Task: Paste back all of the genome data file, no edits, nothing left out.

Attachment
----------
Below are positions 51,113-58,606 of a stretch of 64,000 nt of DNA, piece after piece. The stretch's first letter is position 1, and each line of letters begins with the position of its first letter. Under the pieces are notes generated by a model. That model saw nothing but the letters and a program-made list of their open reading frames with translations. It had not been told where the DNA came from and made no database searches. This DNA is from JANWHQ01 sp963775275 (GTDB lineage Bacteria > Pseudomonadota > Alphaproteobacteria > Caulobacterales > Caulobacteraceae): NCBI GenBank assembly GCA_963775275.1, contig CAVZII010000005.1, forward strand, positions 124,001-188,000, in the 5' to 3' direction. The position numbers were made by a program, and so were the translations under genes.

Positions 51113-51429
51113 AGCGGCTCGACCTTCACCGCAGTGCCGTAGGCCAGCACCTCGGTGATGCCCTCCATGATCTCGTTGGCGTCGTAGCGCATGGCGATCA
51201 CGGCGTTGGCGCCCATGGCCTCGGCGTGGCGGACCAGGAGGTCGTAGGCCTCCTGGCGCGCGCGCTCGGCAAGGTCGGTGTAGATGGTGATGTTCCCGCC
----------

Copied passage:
Below are positions 51,113-58,606 of a stretch of 64,000 nt of DNA, piece after piece. The stretch's first letter is position 1, and each line of letters begins with the position of its first letter. Under the pieces are notes generated by a model. That model saw nothing but the letters and a program-made list of their open reading frames with translations. It had not been told where the DNA came from and made no database searches. This DNA is from JANWHQ01 sp963775275 (GTDB lineage Bacteria > Pseudomonadota > Alphaproteobacteria > Caulobacterales > Caulobacteraceae): NCBI GenBank assembly GCA_963775275.1, contig CAVZII010000005.1, forward strand, positions 124,001-188,000, in the 5' to 3' direction. The position numbers were made by a program, and so were the translations under genes.

Positions 51113-51429
51113 AGCGGCTCGACCTTCACCGCAGTGCCGTAGGCCAGCACCTCGGTGATGCCCTCCATGATCTCGTTGGCGTCGTAGCGCATGGCGATCA
51201 CGGCGTTGGCGCCCATGGCCTCGGCGTGGCGGACCAGGAGGTCGTAGGCCTCCTGGCGCGCGCGCTCGGCAAGGTCGGTGTAGATGGTGATGTTCCCGCC